The Hartree-Fock Equations

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Minimizing the energy with respect to changes in the Slater determinant leads to the Hartree-Fock equations:

As before, i and j denote the quantum numbers necessary to specify a single electron state. The sum over j runs over all occupied states.

Although the expression looks complicated it is just an eigenvalue equation of the form

where h is the simplified Hartree hamiltonian for non-interacting electrons that we started with and the bracketed potential term is the extra Hartree-Fock potential arising from including electron-electron interactions with an antisymmetrized wave function. The Hartree-Fock potential can be seen to have two main components. The first component Vee is the average repulsive Coulomb potential energy. It is also derived in the full Hartree method. The second component Vex is the exchange interaction energy. It is a Hartree-Fock correction term providing a lowering of the overall energy of interaction due to spin correlation keeping like-spin electrons being apart.

The single-electron Hartree hamiltonian and the Coulomb component of the Hartree-Fock potential are both local operators. They operate on the ith spin-orbital at its actual location rm. The exchange term, Vex, is a non-local operator. From the above we can see that its effect on spin-orbital i is

For the ith spin-orbital at rm, it operates at location rn. The exchange term is the manifestation of the Pauli exclusion principle. This can be seen more readily if you consider expansion of the spin-orbital wave functions into spinor and spatial components. The spinor components provide a kronicker delta between the i and j wave functions. Thus, only alike spin electrons are affected by this term. This creates what is called the exchange hole.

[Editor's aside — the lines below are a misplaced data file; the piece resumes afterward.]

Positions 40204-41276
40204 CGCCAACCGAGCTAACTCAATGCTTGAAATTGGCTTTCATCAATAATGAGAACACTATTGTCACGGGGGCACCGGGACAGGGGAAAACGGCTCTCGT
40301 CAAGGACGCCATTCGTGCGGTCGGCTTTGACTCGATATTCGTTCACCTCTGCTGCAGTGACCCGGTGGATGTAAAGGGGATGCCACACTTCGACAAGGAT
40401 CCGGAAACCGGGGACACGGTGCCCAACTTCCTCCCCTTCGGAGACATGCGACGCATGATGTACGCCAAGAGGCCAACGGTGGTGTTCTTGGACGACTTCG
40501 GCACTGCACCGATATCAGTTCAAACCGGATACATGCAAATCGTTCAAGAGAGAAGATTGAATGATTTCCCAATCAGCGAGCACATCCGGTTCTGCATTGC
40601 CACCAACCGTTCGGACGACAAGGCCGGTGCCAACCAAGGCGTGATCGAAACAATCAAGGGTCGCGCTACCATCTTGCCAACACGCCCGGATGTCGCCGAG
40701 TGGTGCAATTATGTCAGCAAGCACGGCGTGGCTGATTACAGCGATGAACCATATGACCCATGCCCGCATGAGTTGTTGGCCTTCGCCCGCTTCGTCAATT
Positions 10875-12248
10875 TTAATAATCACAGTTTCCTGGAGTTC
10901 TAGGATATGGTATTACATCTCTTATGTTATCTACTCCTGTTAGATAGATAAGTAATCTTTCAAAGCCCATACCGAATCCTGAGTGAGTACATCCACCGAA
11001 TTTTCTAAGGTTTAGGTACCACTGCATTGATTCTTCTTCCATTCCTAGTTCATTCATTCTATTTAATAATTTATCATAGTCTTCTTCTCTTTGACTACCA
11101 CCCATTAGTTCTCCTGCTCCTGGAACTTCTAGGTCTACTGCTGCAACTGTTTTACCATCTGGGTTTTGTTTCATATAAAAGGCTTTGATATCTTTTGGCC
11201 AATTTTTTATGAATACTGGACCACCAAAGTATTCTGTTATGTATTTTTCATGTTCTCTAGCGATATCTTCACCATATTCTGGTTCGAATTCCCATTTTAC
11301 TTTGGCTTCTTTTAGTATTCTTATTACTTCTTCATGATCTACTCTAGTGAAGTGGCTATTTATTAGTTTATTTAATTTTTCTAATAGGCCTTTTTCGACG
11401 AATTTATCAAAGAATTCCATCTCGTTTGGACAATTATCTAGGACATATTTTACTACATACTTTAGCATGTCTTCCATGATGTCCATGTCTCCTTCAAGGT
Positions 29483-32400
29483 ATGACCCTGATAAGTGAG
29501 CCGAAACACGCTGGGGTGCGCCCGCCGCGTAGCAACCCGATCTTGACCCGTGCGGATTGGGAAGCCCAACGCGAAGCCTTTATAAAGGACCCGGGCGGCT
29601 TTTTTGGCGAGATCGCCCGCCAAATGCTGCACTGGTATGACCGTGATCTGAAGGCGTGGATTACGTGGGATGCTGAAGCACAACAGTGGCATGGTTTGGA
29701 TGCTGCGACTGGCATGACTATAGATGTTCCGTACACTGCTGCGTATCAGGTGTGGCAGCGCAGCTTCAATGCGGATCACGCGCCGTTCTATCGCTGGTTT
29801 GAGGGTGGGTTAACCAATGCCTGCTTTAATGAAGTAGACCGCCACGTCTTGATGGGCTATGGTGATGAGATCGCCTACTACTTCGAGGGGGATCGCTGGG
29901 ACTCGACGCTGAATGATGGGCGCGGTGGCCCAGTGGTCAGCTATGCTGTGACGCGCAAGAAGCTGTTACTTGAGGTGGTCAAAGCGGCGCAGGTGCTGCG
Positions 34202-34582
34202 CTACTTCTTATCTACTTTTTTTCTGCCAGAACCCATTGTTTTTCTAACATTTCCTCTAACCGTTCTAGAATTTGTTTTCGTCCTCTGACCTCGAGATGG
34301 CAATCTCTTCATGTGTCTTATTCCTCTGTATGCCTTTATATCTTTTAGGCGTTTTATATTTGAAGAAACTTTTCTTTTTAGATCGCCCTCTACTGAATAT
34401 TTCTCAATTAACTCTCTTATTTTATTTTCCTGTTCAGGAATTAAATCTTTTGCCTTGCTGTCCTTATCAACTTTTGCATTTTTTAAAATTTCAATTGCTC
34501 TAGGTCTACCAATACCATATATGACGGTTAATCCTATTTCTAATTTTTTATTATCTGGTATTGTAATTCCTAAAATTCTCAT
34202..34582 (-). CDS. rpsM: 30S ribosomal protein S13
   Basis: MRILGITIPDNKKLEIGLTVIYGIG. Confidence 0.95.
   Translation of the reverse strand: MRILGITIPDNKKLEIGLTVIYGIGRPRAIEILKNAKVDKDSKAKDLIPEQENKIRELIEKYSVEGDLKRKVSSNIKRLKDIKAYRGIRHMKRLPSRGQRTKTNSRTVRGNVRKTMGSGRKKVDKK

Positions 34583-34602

In the general case, the Hartree-Fock equations given in Eq.(07) are hard to solve. In practice a few other restrictions are thus imposed on the spin-orbitals under consideration. The First restriction is the requirement that each spin-orbital can be separated into a spinor component and a spatial (orbital) component. The Second restriction is that we assume the spin-orbitals are solutions to a spherically symmetric potential. This latter restriction is called the central field approximation and it makes possible a separation of the orbital component of the wave function into a radial and an angular part.

For a closed shell system, where the total spin and angular momentum is zero, the system is indeed spherically symmetric and that restriction is automatically fulfilled. We can write the spin-orbital as

The Yl m's are the usual spherical harmonics and the Hartree-Fock equations can now be simplified to the Radial Hartree-Fock equations:

which can be solved to obtain the radial functions, Pi.

As can be seen from the above equations, the equation for Pi depends on the radial functions for all the other joccupied electrons. Because of this dependence, the Hartree-Fock equations are solved using an iterative scheme. The starting point is an approximative description of the single particle functions, P(r). It could be hydrogen-like functions, but usually some better approximation is used. With these starting functions the Hartree-Fock potential is constructed and the eigenvalue equation, Eq.(11), is solved. Then a new set of single-particle functions are obtained and a new Hartree-Fock potential is constructed and again the eigenvalue equation is solved. This is done over and over again until the radial functions as well as the energy eigenvalues are stable.

We call this a Self-Consistent Field method.

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Created: November 12, 1998 --- Last Updated: November 28, 2001
By Mark D. Pauli